But, as dealt by the authors of Gama soft set, the second component is a fixed set of parameters. This does not seem to be the case of hyper soft sets.
So, my query is why the notion of Smarandache be called as hyper soft set. It would have been termed so if we are getting soft set when the number of parameters is reduced to 1.
I would like to get inputs from researchers in soft set theory as well as hyper soft set theory.
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Yes we can Soft set is the special case of Hypersoft Set.
The definition of Hypersoft Set is mapping say F,
F: A_1×A_2×A_3....×A_n to P(U)
Here each A_i is further classified.
Where's in case of Soft Set A_i are not further categorize.
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During the second wave of COVID-19, the methodologies of teaching and assessment adopted during the first wave were put under deeper scrutiny to avoid the mistakes done earlier. How did it impact the discourse in in Education and more particularly wrt Assessment?
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Assessing students remotely became very challenging.
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The memories of the events, biographical or not, are reconstructed in the memory narratives. In this way, the recollection, or at least, the recollection narrative is influenced by the context (past and present). But, how does the context influence the registration of the biographical event and the narrative of remembrance? How can Context Theory help us to understand the influence of time on narratives?
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Hope this helps... Its a good paper by Parker et al. 2007.
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I am looking for texts on Reference(ing) and/or Referential Processes in Discourse, construction of referents. Works that explore these topics in oral narratives (fiction or real). Thanks.
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Please check some of the works done by Prof. Ganesh Devy
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Hello,
I want to analyse a populist party manifestos and I`m not sure how to approach them. I was thinking about finding populist keywords, counting them and show that they indicate a type of discourse, but I am not sure.
Any adivce?
Thank you,
Andreea T.
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You could have a look at the theoretical framework proposed by Hart (2008) which blends critical discourse analysis (CDA) and metaphor. In his article, Hart (2008) demonstrated his framework by applying the CDA of metaphors on a selected British National Party’s manifesto.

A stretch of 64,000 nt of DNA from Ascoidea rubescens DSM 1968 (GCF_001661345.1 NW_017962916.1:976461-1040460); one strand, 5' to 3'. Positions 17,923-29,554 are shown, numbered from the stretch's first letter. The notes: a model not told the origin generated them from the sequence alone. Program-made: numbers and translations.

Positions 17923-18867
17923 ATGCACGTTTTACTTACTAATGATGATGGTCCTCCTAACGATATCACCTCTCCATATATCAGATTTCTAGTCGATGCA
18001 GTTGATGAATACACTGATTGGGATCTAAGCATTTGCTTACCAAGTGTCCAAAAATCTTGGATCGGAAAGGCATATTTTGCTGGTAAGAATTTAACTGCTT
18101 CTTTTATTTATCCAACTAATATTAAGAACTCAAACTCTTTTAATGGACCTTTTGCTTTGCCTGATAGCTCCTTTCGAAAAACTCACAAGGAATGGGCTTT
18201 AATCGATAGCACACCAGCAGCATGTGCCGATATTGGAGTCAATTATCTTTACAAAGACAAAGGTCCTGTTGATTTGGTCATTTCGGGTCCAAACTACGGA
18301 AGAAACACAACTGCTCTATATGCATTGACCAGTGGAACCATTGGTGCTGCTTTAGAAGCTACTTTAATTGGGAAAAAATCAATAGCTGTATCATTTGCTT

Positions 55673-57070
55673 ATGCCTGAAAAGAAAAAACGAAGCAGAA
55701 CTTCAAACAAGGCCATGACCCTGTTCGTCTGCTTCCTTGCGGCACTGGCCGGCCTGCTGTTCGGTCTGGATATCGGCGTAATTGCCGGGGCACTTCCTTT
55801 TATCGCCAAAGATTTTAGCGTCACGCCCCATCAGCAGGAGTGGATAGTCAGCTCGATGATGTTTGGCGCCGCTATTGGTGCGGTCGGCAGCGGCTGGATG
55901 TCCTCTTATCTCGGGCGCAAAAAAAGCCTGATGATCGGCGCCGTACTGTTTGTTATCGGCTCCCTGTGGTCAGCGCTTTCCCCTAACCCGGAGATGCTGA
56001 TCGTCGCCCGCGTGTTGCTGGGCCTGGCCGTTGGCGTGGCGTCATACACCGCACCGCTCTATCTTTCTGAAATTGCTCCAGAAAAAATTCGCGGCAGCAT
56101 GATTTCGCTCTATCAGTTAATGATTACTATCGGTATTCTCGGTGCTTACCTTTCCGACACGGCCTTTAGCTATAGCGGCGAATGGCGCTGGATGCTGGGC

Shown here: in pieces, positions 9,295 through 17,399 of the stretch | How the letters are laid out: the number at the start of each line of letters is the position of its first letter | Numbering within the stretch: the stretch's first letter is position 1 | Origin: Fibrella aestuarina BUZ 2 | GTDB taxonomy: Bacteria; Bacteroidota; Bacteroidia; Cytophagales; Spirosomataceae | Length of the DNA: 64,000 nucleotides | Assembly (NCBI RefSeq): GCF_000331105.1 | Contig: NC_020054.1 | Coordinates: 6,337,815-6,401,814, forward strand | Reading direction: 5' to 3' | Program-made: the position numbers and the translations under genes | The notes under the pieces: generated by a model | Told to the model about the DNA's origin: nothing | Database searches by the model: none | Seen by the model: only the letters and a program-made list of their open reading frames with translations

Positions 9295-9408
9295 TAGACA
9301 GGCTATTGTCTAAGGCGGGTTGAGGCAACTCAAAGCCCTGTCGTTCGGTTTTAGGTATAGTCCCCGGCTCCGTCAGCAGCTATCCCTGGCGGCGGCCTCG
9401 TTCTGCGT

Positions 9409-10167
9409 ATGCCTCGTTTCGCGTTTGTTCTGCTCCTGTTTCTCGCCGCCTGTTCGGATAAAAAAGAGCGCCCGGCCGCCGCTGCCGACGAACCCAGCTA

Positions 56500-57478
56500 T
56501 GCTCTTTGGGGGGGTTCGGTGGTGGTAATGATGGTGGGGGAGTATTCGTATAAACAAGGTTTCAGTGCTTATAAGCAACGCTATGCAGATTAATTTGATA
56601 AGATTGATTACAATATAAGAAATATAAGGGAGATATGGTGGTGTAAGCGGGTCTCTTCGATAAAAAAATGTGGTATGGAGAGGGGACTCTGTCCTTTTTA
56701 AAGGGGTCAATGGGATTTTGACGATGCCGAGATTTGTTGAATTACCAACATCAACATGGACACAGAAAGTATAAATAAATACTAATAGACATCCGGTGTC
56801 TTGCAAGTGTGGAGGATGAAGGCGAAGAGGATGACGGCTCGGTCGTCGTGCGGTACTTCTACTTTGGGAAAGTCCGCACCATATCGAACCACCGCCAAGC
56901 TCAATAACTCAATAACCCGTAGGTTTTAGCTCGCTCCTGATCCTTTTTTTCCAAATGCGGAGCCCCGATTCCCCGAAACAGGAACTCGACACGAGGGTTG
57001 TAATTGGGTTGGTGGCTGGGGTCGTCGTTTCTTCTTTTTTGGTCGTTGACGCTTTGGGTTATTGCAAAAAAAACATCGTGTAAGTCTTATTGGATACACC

Hart, C. (2008). Critical discourse analysis and metaphor: Toward a theoretical framework. Critical Discourse Studies, 5(2), 91-106. https://doi.org/10.1080/17405900801990058
Good luck,
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Hello everyone! I would like to ask if someone knows how to scrape/ extract all the discourses, engagements, interactions of members in a FB Group, for the last 10 years, for example. I am currently conducting a digital ethnography research,, focusing on an online community of practice. Thank you very much for sharing your experience on a similar research endeavor.
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Robert Borges its good Lib, but its not working when we deal with private groups. i think there is a bug when we want to login
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Especially from different countries and cultures..
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From my point of view, sexism is appreciated daily. In my case, I am aware of and witness to behaviors of this type when, for example, I find myself alone as a woman in front of a group of men, that's when I express phrases like: '' make us something to eat '', '' clean this up '' ', etc. Even at the wheel when a woman is driving, we see and hear unequal treatment by gender. Although the greatest examples are seen in the different domestic tasks spread around the home, in the media and in workplaces, when women are emphasized and given to understand that they always have to be beautiful and attractive to '' attract '' the public in some way or another.
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Narrative is an important subject for the contemporary investigative, educational and creative processes. Its significance derives from the fact that discourse tends to codification, specialization and institutionalization, whereas narrative operates at the margins of discourse, benefiting from diverse, flexible, interdisciplinary knowledge spaces, making discourse problematic and opening it up to the dialogic.
Narrative is a way of thinking and a reading-writing research procedure that reinforces memorization of the past and articulates the present; that addresses itself to a diverse
culture, its know-how, practices and territories; that reconfigures the communicative ecosystem. Narratives are tales that may be written, visual, audiovisual, sounding, performative, and are approached in a panoramic, expanded, hybrid or interactive way, displaying their content through multiple writings and communication platforms where the narrated actors and the spectators taken on participative roles.